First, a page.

Rajput Male Ego, the Centre of Karni Sena’s ‘Padmavati’ Battle
Much is known about the Karni Sena’s violence. What is less known are the faces behind its domination.
Karni Sena doesn’t appreciate the fact that Bollywood has villainous Rajput characters. Somewhere down the line, that bitter feeling facilitated the foundation of the party and its dominance in Rajasthan.
Shri Rajput Karni Sena’s (SRKS) violence has become familiar since Sanjay Leela Bhansali started filming Padmavati. From slapping Bhansali to burning his sets — they have done it all.
However, one couldn’t have guessed that Amrish Puri played an unwilling minor role in it.
“Rajputs have always been portrayed as rapists, corrupt in Bollywood, donning villainous roles. Amrish Puri alone has portrayed several delinquent Rajput roles... but the poor Rajputs were suffering and nobody was talking about them. So, in 2006, to bring everybody together, Lokendra Kalvi left the BJP and formed the Karni Sena,” Vishvabhandu Banna, the general secretary of SRKS, told The Quint, adding that Kalvi would be in a prestigious position today if he were still affiliated to the BJP.
Also Read: So, Did Rani Padmavati Really Exist?
The SRKS was founded by Kalvi, one of the prominent faces of the group, who has many criticisms for Padmavati.
A look into their political manifesto gives an insight into their negative attitude towards the film. Kalvi was associated with the Congress for a brief period during the tenure of Ashok Gehlot in Rajasthan between 1998 and 2003, and then the BJP. Ultimately, it was Rajput pride that led to the creation of the Karni Sena in 2006.
According to Rajasthan daily Jansatta, in 2003, Kalvi joined hands with rebel BJP politico Devi Singh Bhaati to form the Samajik Nyaay Manch. The party went on to contest the state elections that year and Bhaati won only one seat. Following his victory, Bhaati joined the BJP once again. In the meantime, Kalvi formed the SRKS.
Much like the pro-Marathi ideology of the Shiv Sena or the demands of the Patidar community, one of the constant demands of the SRKS has been reservation for Rajputs, and Kalvi himself has encouraged Rajputs to unite for reservation.
“We want some reforms in the reservation system. There are poor Rajputs… we want reservations based on the economic status of the people.”
The group recognises the power of the Rajput vote bank, even as it disassociated itself from other political parties.
“We are a vote bank in ourselves. Now political parties will come to us, we don’t have to go to them with our demands. We will only come forward when someone distorts facts about the customs, and rituals of our community,” Banna told The Quint.
Actual “Kshatriya Virtues”, Not Villainy
Padmavati has seemed to have touched a Rajput nerve, as the Karni Sena have been riled up over the depiction of the mythical character, even going as far to threaten Deepika Padukone, who portrayed the Rajput queen in the film, with violence.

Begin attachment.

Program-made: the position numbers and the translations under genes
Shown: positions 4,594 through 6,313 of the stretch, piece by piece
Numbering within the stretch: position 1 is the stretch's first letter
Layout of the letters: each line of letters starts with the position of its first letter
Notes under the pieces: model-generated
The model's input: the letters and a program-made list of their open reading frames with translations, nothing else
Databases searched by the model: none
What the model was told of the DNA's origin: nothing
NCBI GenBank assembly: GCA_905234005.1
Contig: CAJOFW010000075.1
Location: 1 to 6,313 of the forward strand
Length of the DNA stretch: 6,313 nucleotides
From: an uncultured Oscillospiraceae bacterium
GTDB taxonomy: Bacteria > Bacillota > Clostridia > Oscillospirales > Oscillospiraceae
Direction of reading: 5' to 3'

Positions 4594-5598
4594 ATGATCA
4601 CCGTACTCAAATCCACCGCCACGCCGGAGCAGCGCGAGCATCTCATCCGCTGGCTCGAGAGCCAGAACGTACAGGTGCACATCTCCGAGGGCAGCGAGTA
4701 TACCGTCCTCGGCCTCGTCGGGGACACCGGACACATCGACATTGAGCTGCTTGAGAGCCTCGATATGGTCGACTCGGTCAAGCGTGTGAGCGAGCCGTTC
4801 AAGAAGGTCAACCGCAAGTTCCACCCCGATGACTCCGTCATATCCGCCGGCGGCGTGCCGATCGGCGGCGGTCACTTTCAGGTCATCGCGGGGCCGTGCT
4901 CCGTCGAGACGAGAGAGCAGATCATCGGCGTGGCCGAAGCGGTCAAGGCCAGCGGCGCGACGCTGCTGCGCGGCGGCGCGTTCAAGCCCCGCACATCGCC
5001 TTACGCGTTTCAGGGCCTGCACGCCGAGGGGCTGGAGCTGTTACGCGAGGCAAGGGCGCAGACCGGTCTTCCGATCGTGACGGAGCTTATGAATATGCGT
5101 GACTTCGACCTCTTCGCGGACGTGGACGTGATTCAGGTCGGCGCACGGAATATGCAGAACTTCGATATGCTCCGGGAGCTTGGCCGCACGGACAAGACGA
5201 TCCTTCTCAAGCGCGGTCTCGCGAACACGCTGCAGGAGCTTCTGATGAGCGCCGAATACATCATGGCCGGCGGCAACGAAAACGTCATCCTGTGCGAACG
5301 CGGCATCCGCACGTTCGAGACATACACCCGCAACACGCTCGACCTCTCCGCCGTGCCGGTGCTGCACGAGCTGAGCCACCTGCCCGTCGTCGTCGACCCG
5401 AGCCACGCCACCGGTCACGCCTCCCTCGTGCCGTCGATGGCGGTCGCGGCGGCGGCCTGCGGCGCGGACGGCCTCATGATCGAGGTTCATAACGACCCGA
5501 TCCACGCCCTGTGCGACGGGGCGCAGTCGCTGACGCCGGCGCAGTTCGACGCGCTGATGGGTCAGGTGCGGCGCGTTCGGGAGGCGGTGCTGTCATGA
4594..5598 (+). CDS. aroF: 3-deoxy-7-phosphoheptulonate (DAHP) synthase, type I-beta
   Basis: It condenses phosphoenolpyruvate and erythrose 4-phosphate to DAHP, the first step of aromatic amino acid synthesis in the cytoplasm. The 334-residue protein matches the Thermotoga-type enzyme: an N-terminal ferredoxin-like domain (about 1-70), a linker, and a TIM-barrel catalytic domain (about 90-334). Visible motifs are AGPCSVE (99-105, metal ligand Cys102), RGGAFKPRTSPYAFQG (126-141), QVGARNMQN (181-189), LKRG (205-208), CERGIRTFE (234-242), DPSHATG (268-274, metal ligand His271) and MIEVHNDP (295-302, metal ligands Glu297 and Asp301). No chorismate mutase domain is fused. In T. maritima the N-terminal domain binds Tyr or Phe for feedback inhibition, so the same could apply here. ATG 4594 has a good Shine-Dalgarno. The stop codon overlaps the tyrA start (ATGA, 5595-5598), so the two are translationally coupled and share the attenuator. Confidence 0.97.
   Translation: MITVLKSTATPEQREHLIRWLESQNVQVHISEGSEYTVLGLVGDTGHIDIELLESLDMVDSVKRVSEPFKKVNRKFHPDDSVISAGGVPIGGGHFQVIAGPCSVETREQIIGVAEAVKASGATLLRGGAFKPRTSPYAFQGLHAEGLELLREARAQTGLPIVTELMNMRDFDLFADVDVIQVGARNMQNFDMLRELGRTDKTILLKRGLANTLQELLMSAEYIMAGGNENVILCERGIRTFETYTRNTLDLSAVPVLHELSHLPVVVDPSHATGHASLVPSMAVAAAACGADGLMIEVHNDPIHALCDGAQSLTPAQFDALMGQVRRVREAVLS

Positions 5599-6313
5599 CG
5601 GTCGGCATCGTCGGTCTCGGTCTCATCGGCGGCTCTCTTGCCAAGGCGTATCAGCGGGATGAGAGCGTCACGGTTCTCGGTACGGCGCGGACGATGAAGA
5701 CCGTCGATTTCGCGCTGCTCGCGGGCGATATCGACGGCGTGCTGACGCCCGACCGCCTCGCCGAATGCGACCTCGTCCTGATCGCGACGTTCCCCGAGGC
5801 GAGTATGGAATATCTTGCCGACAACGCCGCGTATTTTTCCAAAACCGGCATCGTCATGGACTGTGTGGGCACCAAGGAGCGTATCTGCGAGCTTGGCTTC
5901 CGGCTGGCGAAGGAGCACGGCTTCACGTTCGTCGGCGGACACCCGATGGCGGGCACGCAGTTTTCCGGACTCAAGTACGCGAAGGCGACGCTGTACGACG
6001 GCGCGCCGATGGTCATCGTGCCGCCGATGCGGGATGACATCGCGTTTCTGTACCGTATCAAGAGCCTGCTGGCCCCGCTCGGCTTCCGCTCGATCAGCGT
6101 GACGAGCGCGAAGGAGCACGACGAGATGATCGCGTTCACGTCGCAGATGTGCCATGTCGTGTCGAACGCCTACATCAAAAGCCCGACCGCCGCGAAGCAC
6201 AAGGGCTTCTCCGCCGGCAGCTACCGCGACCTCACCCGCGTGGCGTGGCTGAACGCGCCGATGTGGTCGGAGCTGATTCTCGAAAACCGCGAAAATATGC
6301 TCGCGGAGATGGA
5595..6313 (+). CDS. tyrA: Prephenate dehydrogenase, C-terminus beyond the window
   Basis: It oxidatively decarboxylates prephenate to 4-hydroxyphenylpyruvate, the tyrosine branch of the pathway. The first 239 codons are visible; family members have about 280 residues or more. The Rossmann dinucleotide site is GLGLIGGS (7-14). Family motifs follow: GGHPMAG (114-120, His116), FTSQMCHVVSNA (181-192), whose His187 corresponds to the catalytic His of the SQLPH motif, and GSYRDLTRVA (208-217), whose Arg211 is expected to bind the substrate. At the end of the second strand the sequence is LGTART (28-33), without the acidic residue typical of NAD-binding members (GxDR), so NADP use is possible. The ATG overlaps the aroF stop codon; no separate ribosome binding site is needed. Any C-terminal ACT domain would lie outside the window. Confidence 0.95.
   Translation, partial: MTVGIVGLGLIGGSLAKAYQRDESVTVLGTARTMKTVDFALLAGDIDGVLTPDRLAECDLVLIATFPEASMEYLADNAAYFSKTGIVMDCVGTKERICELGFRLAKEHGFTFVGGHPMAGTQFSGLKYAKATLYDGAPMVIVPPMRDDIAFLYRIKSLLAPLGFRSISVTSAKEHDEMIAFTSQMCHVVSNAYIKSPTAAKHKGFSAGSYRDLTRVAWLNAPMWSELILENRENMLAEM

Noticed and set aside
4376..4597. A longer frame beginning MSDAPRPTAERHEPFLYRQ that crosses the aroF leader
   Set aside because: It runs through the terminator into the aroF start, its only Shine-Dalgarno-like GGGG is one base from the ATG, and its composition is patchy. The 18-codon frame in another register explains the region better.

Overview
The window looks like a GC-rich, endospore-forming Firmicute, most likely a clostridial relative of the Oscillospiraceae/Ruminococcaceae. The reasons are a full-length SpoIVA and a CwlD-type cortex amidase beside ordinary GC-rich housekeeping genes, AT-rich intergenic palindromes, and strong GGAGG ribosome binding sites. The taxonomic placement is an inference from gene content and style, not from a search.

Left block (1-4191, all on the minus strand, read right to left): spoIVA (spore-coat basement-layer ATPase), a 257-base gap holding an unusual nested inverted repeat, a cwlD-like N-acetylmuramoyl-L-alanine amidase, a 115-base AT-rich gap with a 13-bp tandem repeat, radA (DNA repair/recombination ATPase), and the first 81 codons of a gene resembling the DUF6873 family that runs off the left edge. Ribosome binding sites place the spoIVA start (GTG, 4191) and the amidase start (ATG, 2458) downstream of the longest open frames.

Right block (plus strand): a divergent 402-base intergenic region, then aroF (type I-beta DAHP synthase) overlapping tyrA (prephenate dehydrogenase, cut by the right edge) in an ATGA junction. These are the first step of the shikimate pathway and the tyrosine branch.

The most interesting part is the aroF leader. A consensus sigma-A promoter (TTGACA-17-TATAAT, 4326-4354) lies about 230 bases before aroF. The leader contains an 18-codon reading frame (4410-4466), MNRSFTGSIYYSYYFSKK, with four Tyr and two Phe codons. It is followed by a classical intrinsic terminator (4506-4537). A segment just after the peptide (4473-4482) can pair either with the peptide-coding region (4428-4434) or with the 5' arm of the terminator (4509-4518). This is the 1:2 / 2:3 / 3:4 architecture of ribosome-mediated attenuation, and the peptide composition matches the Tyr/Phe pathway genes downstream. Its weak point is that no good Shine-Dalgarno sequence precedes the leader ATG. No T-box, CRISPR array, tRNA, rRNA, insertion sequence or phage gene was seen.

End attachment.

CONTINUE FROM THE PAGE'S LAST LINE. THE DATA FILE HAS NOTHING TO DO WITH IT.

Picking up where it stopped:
In a self-made video, Mahipal Singh Makrana, a prominent member of Karni Sena, said, “Rajputs never raise a hand on women but if need be, we will do to Deepika what Lakshman did to Shurpanakha.”
Ironically, the bone of contention between Karni Sena members and Bhansali’s depiction is seemingly the deep-seated patriarchal urge to protect the dignity of "their” women and Kshatriya honour, which clash with modern critiques of caste, class, and gender discrimination in Bollywood. In its manifesto, the Karni Sena took their pride very seriously as visible in their open threats against anybody who refutes their version of history.
In a press conference, seated beside Kalvi, Makrana reiterated, “We want actual historical accounts, we just want them to show what Rajputs truly are. Baahubali may not have been historical but it portrays real Kshatriya virtues.”
Honouring “Their” Women
Although not discontent with Maharaja Ratan Singh’s non-villainous Rajput character, the Karni Sena members have two insecurities about Deepika Padukone’s character. The first being that a Rajput woman should never be surrendered to a Muslim ruler, which would be a direct blow to Rajput pride.
Secondly, a Rajput woman should not be “dishonoured”.
According to the SRKS, in the case of Padmavati, the Ghoomar performance in the film depicts an “unrealistic” picture, since during pre-modern times dance had been strictly restricted to zenana (women).
“Even today, Rajputs don’t make their women dance in front of men. How can they show Padmavati dancing in front of an audience then?” Banna said.
We have also clapped at Deepika’s films. We have appreciated her roles, her acting. But I don’t understand that ever since we have opposed this film, why are they picking a bone with us? How can she do a ghoomar dance when Padmavati never did it?Vishvabhandu Banna, general secretary of Karni Sena
As far as the fictional quality of the character goes, Banna said that Rajput society is bound by such historical tales, which, according to him, had been attempted to be rewritten by the Mughals during their reign. “Will anybody ask if Ram is fictional? Is Hanuman fictional?” Banna said, to justify the Karni Sena’s views.
Ashutosh Gowarikar’s Jodhaa Akbar had faced a similar reception from the group. The SRKS member sent letters in blood in protest against the “distortion of historical facts” to theatre owners, reported The Times of India. As a result, the film never released in Rajasthan in 2008.
And now, it is left to be seen if Padmavati too will share the same fate.
(With inputs from Malavika Balasubramanian)
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